Also the English colonization was a religious opposition to Catholic Spain. King Henry VIII wanted to break away from the Catholic Church and developed his own church. In this case, the English exploration was a form of religious domination in the New World, especially in the Northern part of America. However, Spain had limited the exploration of resources in North America, since the main focus was on Central America, where gold mostly concentrated. Nevertheless, as Paine notes, the main objective of the expeditions was the search for an oceanic Northwest Passage to the Asian trade.
The main basis of both Spanish and English actions was colonization first of the coast of South America, and then along the mainland. The colonists waged brutal policy towards the indigenous population. They enslaved and exploited the natives, barbarously destroyed towns and villages, and viciously massacred their population. In order to transform large areas, the colonizers began to import slaves from Africa. For the Europeans at that time, the slaves were the richest resource. They were transported to American colonies as cheap labor force. The passage of slaves belonged to the Middle Passage. It was exactly the slave trade, one of the most prominent and tragic episodes in the history. The duration of the trip was from one to six months, depending on the weather. Along the way, many slaves died because of terrible conditions on the ships.
Spanish and English exported the huge portions of gold and precious stones, rare woods, and minerals to Europe. It marked the beginning of the colonialists industries and agriculture, which often present the most important sector for the economy. The development of diamonds in Africa and metals in Latin America, even the cultivation of tea in Ceylon, and the cultivation of rubber trees in Malaysia would be impossible without the intervention of the Europeans. The rich lands and resources increasingly provoked Spanish and English families to move to Americas. For example, Butzer explain how quickly the British Empire increased from the period of colonization: “Fueled by the export of plantation crops and grains to eager Atlantic markers, population and economy of the seaboard grew more than three percent annum, the area of settlement by more than two percent.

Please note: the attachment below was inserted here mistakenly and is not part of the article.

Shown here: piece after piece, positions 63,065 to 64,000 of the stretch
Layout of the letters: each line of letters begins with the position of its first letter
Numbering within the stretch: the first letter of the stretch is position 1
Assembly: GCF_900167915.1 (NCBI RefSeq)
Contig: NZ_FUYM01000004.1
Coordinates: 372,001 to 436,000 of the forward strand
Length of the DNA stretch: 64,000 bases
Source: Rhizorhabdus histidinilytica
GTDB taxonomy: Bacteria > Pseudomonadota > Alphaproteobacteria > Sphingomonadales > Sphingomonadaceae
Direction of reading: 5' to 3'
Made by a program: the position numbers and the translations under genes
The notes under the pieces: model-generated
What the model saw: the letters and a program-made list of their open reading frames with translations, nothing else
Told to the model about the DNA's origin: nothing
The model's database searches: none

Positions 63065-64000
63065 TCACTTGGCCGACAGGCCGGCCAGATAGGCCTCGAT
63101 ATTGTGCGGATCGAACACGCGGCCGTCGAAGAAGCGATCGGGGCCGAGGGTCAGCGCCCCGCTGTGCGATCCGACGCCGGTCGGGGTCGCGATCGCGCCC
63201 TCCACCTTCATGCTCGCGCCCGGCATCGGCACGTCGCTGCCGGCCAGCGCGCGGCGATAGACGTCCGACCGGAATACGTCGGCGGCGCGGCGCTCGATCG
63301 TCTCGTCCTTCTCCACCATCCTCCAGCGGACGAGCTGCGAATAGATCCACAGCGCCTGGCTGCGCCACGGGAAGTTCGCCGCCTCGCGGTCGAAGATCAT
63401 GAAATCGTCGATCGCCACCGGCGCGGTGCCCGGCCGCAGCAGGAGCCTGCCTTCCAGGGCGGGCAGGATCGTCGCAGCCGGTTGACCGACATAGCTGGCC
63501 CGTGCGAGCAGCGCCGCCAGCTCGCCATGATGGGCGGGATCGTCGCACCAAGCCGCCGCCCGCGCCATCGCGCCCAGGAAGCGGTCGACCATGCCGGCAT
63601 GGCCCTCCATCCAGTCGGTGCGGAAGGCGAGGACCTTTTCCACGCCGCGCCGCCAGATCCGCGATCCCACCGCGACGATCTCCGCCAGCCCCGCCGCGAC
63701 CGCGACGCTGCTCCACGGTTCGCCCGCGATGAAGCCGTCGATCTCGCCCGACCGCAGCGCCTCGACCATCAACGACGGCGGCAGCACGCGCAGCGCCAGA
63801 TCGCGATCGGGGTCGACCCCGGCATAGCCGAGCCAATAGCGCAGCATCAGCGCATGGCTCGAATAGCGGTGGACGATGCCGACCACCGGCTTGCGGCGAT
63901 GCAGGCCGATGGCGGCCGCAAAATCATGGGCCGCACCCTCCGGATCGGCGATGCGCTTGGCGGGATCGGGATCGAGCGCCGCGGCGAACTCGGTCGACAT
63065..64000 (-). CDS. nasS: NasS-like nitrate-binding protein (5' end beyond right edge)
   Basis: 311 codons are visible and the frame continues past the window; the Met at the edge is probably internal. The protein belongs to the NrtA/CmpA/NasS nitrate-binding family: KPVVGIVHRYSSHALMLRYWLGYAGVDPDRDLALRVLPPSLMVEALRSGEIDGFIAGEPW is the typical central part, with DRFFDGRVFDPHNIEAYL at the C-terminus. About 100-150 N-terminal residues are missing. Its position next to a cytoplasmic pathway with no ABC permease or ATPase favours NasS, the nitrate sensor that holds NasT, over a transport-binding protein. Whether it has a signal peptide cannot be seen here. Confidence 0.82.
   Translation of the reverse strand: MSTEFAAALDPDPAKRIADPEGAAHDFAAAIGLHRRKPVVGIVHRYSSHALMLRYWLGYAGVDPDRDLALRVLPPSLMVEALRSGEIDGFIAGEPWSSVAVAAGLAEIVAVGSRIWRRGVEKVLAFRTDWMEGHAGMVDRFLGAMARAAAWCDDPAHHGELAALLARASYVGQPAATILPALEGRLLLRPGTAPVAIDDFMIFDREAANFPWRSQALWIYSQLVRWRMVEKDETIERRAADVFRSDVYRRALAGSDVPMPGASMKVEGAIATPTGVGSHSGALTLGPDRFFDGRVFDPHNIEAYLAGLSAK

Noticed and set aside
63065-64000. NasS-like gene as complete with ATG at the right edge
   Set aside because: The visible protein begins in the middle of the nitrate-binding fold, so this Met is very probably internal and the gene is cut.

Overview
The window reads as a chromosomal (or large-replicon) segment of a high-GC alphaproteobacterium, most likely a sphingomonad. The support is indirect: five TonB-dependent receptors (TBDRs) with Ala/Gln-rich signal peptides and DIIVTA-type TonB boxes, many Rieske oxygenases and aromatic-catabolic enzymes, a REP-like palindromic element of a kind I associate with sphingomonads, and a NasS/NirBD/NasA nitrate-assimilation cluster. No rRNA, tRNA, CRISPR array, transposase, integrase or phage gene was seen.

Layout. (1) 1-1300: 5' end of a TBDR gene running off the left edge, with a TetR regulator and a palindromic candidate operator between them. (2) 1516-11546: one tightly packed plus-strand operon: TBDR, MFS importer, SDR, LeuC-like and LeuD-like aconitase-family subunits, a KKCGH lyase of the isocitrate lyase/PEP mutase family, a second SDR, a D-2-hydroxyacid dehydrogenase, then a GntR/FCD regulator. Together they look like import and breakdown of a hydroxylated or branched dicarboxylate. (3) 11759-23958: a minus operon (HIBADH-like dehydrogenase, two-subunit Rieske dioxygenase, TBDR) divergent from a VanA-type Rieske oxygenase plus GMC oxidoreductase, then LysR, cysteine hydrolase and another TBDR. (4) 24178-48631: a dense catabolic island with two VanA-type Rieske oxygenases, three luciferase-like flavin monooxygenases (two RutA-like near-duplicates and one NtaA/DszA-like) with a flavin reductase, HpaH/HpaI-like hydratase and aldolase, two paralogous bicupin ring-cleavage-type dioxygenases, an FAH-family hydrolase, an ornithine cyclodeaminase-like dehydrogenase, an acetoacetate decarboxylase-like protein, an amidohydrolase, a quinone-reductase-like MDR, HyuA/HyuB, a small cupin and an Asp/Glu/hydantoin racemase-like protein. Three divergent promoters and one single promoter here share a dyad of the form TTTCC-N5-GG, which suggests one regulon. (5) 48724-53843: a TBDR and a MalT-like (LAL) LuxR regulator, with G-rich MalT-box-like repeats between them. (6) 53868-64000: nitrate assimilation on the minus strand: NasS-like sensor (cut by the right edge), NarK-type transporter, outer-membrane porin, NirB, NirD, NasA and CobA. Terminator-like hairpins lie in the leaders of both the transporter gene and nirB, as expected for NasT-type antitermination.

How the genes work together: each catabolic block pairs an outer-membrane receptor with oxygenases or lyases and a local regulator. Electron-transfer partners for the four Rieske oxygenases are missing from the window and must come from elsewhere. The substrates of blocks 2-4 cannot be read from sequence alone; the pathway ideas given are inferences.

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Thus, the Spanish and English explorations developed in different ways and had different motivations. The Spanish tried to open new lands exploring the area, but then began to colonize South America. The British immediately sent to conquer the land, trying to take away control from the Spanish and French. In the context of Christian missions and domestication, both countries wanted to increase their resources, and many unique nations were killed as a result. However, the Spanish and English explorations were one of the most important historical facts, as afterwards many lands were discovered and cultivated.